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Propulsion Research

  1. Dec 4, 2009 #1
    I'm curious, what do you think the "next generation" space propulsion technologies will be, and what would be the best college major in order to do research in that field?
     
  2. jcsd
  3. Aug 16, 2010 #2
    Any chance this can get a reply? My specialty will likely be in space propulsion, so I'm interested in this as well.

    Edit: And which colleges' aerospace grad school has a good propulsion program?
     
  4. Aug 17, 2010 #3
    NASA scientists are convinced that VASIMR (variable specific impulse magnetoplasma rocket) will be much more efficient and faster than a conventional chemical-powered rocket.
    http://www.nasa.gov/vision/space/travelinginspace/future_propulsion.html
    http://news.discovery.com/space/mars-rocket-vasimr-nasa.html
    However, I still believe the "next generation" space propulsion engines will be something more unconventional than what was envisaged by theorists.
    http://www.daviddarling.info/encyclopedia/A/advanced_propulsion_concepts.html
     
    Last edited by a moderator: Sep 25, 2014
  5. Aug 17, 2010 #4
    I also would like to inquire on schools both undergrad and graduate schools that will be good for this career path. Any part of the US is good, but the only undergrad program I saw was at Embry-Riddle University that fit anything I was looking for (their AZ campus).
     
  6. Aug 17, 2010 #5
    Actually, if anyone knows a lot about this area and the specific knowledge needed to do research in this field (such as recommended coursework in physics and maths etc). I would love to hear!

    Also what is research in space propulsion like? I checked MIT's space propulsion group bu there's only so much info on their site.
     
  7. Aug 17, 2010 #6

    Astronuc

    User Avatar

    Staff: Mentor

    Look at this concept: DS4G - www.esa.int/gsp/ACT/pro/pp/DS4G/background.htm[/URL]
    [PLAIN]http://www.esa.int/gsp/ACT/pro/pp/DS4G/DS4G%20description.html [Broken]
    http://esamultimedia.esa.int/docs/gsp/completed/C19255ExS.pdf

    Dual Stage Four Grid Thruster Development — Plasma Research Laboratory
    prl.anu.edu.au/SP3/research/SAFEandDS4G
    http://prl.anu.edu.au/SP3

    About 25 years ago, I had contacted a graduate from Princeton regarding his research in magnetoplasmadynamic systems. I believe that a university with physics, engineering science/physcis and aerospace program would have a good chance of having a propulsion program.

    http://www.physorg.com/news9786.html

    I'd recommend finding journal articles on the advanced concepts and finding authors affiliated with a university.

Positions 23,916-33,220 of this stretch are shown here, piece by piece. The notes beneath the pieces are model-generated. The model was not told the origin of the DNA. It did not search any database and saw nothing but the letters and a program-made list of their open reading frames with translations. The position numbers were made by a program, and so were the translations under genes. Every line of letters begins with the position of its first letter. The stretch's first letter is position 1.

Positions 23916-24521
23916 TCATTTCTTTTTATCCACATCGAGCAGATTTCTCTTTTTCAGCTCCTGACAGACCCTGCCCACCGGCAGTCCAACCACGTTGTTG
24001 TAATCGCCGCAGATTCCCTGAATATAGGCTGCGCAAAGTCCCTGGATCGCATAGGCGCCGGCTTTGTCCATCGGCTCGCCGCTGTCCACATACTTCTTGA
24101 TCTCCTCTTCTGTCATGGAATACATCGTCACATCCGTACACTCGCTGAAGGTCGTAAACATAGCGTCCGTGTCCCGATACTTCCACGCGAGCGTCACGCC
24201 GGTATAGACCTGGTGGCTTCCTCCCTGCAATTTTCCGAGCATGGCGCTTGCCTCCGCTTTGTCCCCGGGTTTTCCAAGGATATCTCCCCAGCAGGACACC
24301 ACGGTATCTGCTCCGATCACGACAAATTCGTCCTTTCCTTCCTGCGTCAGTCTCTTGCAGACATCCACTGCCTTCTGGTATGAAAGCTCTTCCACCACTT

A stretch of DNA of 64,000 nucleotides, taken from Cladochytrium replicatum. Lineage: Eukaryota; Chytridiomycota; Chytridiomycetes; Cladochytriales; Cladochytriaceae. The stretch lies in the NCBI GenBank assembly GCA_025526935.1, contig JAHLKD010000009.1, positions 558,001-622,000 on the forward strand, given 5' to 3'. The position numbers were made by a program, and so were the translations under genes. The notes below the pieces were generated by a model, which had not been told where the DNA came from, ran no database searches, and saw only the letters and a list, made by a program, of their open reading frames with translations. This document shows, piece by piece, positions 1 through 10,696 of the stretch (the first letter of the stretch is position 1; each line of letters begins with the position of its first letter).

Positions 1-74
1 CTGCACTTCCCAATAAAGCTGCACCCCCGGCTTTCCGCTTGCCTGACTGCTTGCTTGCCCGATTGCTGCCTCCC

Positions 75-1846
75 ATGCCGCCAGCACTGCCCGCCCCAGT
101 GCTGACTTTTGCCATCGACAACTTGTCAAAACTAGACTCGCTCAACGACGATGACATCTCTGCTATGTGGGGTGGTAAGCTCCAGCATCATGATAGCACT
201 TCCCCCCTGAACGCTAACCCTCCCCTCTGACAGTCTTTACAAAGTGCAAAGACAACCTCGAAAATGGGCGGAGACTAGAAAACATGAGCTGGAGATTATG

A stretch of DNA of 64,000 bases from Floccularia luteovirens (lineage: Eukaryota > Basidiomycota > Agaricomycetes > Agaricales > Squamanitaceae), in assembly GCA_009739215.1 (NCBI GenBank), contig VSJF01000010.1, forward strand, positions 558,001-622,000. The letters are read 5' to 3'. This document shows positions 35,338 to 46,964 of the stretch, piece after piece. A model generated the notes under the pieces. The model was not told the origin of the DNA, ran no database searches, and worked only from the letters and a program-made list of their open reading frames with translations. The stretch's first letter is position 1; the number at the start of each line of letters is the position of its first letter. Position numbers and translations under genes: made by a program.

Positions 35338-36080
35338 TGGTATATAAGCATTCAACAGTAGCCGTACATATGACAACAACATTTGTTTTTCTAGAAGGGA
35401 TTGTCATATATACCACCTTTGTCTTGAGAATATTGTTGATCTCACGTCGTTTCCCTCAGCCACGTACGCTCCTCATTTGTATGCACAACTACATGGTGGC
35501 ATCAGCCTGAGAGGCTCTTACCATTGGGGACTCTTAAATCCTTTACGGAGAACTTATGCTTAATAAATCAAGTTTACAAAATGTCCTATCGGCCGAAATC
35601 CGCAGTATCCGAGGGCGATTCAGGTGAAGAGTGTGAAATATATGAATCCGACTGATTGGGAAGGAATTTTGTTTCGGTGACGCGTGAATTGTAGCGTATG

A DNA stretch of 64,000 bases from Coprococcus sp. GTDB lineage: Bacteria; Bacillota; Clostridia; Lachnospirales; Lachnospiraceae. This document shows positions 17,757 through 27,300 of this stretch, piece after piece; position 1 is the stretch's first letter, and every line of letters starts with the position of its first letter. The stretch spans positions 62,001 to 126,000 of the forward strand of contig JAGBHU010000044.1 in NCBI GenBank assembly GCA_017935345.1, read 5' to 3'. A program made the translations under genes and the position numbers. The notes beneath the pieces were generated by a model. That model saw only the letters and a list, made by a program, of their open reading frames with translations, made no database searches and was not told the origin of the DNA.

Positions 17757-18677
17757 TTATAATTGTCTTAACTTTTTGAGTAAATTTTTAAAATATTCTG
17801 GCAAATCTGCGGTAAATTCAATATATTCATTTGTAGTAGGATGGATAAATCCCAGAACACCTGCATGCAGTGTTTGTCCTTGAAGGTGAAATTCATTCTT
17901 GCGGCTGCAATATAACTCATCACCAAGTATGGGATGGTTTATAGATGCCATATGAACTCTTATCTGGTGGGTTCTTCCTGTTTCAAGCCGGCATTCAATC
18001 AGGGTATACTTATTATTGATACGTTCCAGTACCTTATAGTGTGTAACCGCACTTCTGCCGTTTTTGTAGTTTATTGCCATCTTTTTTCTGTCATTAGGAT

Also, one could check out AIAA - www.aiaa.org[/url] and IEEE - [url]www.ieee.org[/URL].
    [PLAIN]www.aiaa.org/aerospace/images/articleimages/pdf/AA_Mar06_IB.pdf[/URL]

    See this abstract - [PLAIN]http://pdf.aiaa.org/preview/CDReadyMJPC06_1178/PV2006_4669.pdf [Broken]

    AIAA/ASME/SAE/ASEE Joint Propulsion Conference
    47th AIAA/ASME/SAE/ASEE Joint Propulsion Conference (2011)
    http://www.aiaa.org/content.cfm?pageid=230&lumeetingid=2424&viewcon=submit [Broken]

    Universities that one could look into are:

    UCLA
    Caltech
    ANU
    Advanced Electric Propulsion at the University of Washington (dated 2004)
    http://www.ess.washington.edu/Space/propulsion.html

    Georgia Tech
    http://soliton.ae.gatech.edu/people/mwalker/

    Princeton
    http://www.princeton.edu/mae/people/faculty/choueiri/
    http://www.princeton.edu/mae/research/lasers/ [Broken]

    U. of Michigan
    http://aerospace.engin.umich.edu/ERPS/ [Broken]
    http://aerospace.engin.umich.edu/ERPS/members.html [Broken]
    http://aerospace.engin.umich.edu/people/faculty/gallimore/

    Michigan/AFRL Center of Excellence in Electric Propulsion (MACEEP) Established
    http://research.me.mtu.edu/news-view.php?id=58


    See also - 2009 International Electric Propulsion Conference at the University of Michigan, Ann Arbor, MI (USA)
    http://www.iepc2009.org/ and search internet for "International Electric Propulsion Conference"

    USC - http://www.usc.edu/dept/publication...neering/astronautics/degree_requirements.html
    http://mapp.usc.edu/mastersprograms/degreeprograms/ASTE/MSASTE.html


    Other possibilities
    http://en.wikipedia.org/wiki/Aerospace_engineering#Aerospace_engineering_degrees


    See this bio - http://www.af.mil/information/bios/bio.asp?bioID=12366
    EDUCATION
    1986 Bachelor of Science degrees in physics and mathematics, University of Minnesota, Minneapolis
    1990 Master of Science degree in nuclear engineering, University of Washington, Seattle, Wash.
    1992 Doctor of Philosophy degree in plasma physics, University of Washington, Seattle



    There is also a new forum - Nuclear and Emerging Technologies for Space (NETS-2011)

    http://anstd.ans.org/NETS2009/About.htm

    http://anstd.ans.org/NETS2011/AboutNETS2011.htm


    http://www.redking.me.uk/scitech/space/really_advanced_spacecraft_propulsion_research.pdf [Broken]

    FYI - http://adsabs.harvard.edu/full/1997ESASP.398...45B


    There's lots more too. I attended a predecessor meeting to NETS about 24 years ago.


    Programs in space exploration and development.
    http://science.ksc.nasa.gov/shuttle/nexgen/rlvhp.htm
     
    Last edited by a moderator: May 4, 2017
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